What Sengupta’s departure means for Google’s payments business

What Sengupta’s departure means for Google’s payments business

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One of Caesar Sengupta’s many projects at Google involved adding over a billion new users to the company’s platform, revealing the scale of his portfolio and the importance of a financial technology arm that will soon be under different management following Sengupta’s departure.

Sengupta will leave Google at the end of April, ending a tenure in which he helped lead Google Pay and ChromeOS. Sengupta announced he’s stepping outside “into a new journey.” Google did not answer questions about how Sengupta’s departure will change Google’s leadership. “After 15 years with Google, Caesar Sengupta has made a personal decision to leave the company and start something entrepreneurial outside of Google,” Google’s PR office said in an email.

Most recently, Sengupta was vice president and general manager of payments and Google’s program to extend internet access in developing markets, called Next Billion Users. Google reports it has added more than 1.5 billion users to the internet over the past five years and is on pace to add another billion. Much of this work involved using Google Pay to provide access to financial services in emerging markets, with Sengupta encouraging other developers to do the same.

Sengupta is a key leader in Google’s India strategy, in which Google is one of the lead firms in processing United Payment Interface transactions. Elsewhere in India, Google is collaborating with Facebook to apply for a license to process payments domestically through its own rail.

Caesar Sengupta is leaving Google to become an entrepreneur.


Google is additionally competing in the embedded finance race through a collaboration with Citigroup and Stanford Federal Credit Union to compete with Apple and other major technology companies that are using their enrolled user bases to upsell financial services.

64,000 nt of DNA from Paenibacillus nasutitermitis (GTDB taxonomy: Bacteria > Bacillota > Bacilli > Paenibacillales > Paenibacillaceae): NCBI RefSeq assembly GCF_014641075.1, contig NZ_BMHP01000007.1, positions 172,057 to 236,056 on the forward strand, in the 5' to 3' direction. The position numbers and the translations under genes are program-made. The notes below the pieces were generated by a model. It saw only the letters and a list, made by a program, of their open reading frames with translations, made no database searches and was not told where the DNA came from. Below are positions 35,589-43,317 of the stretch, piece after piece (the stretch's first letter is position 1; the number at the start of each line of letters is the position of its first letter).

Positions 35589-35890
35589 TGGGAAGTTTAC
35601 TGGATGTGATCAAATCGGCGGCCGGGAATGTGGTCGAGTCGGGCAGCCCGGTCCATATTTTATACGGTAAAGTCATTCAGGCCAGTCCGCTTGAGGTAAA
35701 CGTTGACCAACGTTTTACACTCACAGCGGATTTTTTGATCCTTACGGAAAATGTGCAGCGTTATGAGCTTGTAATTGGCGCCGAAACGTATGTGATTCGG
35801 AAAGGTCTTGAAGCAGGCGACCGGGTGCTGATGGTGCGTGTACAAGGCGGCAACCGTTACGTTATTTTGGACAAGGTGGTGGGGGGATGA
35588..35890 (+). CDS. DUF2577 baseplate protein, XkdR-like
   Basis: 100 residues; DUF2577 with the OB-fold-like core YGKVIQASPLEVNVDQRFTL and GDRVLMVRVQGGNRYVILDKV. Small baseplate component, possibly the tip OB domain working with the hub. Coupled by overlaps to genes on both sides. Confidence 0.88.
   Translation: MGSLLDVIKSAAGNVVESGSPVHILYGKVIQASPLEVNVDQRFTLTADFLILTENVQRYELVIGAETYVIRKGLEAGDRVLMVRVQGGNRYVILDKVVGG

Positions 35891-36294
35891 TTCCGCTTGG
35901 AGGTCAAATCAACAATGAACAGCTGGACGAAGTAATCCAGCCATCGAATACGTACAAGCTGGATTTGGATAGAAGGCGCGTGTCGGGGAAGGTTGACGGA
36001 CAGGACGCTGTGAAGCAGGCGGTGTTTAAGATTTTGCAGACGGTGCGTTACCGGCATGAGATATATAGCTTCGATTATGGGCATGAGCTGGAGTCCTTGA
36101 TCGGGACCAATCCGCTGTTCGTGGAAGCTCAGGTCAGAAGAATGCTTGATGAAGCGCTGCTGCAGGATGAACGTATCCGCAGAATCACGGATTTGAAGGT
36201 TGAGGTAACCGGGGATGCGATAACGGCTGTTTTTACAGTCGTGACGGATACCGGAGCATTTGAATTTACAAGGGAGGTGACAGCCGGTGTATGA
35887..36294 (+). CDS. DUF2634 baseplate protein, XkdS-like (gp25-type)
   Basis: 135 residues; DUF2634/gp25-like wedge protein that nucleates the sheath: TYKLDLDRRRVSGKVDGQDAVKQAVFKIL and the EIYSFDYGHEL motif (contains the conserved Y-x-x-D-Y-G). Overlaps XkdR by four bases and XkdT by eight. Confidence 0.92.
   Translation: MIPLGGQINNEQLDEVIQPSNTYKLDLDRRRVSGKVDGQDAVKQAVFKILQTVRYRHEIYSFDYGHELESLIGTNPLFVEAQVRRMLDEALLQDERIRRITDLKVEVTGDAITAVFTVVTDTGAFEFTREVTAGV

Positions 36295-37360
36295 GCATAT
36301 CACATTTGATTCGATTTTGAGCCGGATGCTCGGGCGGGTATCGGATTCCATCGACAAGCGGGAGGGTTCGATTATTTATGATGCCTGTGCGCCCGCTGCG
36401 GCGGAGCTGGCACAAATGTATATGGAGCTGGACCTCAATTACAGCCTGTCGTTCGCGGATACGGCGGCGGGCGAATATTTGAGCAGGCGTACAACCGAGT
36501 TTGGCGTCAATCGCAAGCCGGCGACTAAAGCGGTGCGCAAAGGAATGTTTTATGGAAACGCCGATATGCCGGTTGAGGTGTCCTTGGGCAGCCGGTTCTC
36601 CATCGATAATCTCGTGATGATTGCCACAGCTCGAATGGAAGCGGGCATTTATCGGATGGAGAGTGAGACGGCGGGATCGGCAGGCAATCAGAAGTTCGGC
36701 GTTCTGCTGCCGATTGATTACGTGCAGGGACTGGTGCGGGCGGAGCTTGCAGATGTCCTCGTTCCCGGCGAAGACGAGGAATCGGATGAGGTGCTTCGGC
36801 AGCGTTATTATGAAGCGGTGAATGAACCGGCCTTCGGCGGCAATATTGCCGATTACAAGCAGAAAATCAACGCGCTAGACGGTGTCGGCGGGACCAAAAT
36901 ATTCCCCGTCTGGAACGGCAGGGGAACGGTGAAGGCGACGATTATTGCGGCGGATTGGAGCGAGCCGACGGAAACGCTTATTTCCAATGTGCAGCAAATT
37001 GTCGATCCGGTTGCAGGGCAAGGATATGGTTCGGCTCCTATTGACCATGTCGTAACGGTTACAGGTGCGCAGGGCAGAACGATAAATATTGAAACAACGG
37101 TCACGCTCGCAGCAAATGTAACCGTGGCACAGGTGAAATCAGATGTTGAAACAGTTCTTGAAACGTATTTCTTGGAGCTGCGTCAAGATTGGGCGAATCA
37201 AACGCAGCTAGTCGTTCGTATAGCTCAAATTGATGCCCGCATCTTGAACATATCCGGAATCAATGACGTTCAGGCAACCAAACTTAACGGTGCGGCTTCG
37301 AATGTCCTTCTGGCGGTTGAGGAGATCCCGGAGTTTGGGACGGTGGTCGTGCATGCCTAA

“The Google Pay team has many initiatives in play, and so the loss of [Sengupta] is regrettable,” said Tim Sloane, vice president of payments innovation at Mercator Advisory Group. “That said, every initiative Google Pay faces has a lead developer who is well-informed regarding the payments environment.”

Sengupta’s path is similar to that of Osama Bedier, a former Google Pay leader who left the company in 2013, founded merchant technology company Poynt, and has worked with other technology firms such as GoDaddy Commerce. Other Google Pay developers, such as Brian Brinkley, have gone onto lead other payment technology companies — QRails in Brinkley’s case. Another Google Pay exec, Peter Hazelhurst, has gone onto lead payments strategy at Uber, where the ride-sharing app’s use of enrolled credentials for invisible payments is often seen as a model for digital commerce.

“One of the tests of a good leader is things run better when [that leader] isn’t there,” said Richard Crone, a payments consultant, adding Google still has executives with extensive payment experience, such as Steve Klebe, who works on building partnerships for Google Pay, and has also worked on voice-directed payments for Google. “Google has a deep bench with some of the smartest people in payments pursuing these initiatives,” Crone said.

One of the most immediate challenges for Google’s new payment leadership will be expanding its embedded finance product. The Citi/Stanford FCU collaboration supports e-commerce payments and transfers, incentive marketing and payment tracking.

Google’s Plex account provides a mobile banking app that’s integrated with Google Pay, mirroring Apple Card’s partnership with Goldman Sachs, in an effort to tie banking and payments to non-financial products offered through the technology giant.

“This is a super app for Google that will do what mobile banking does and more … and it will do it for any bank or credit union that wants to participate,” Crone said. “That is a big part of the ‘Next Billion’ initiative.”

Google Pay has made several other moves to broaden payments technology over the past two years under Sengupta’s leadership, including launching a P2P app in Singapore that builds on Google’s partnerships with banks in the region; a deal with Global Payments to use Google Cloud to enhance merchant acquiring; and adding transit and parking map support to Google Pay.

“The challenge without Sengupta will be to recognize opportunities across the major initiatives,” Sloane said. “The key initiatives important to driving greater Google Pay adoption are around enabling merchant incentives and issuer account management features.”

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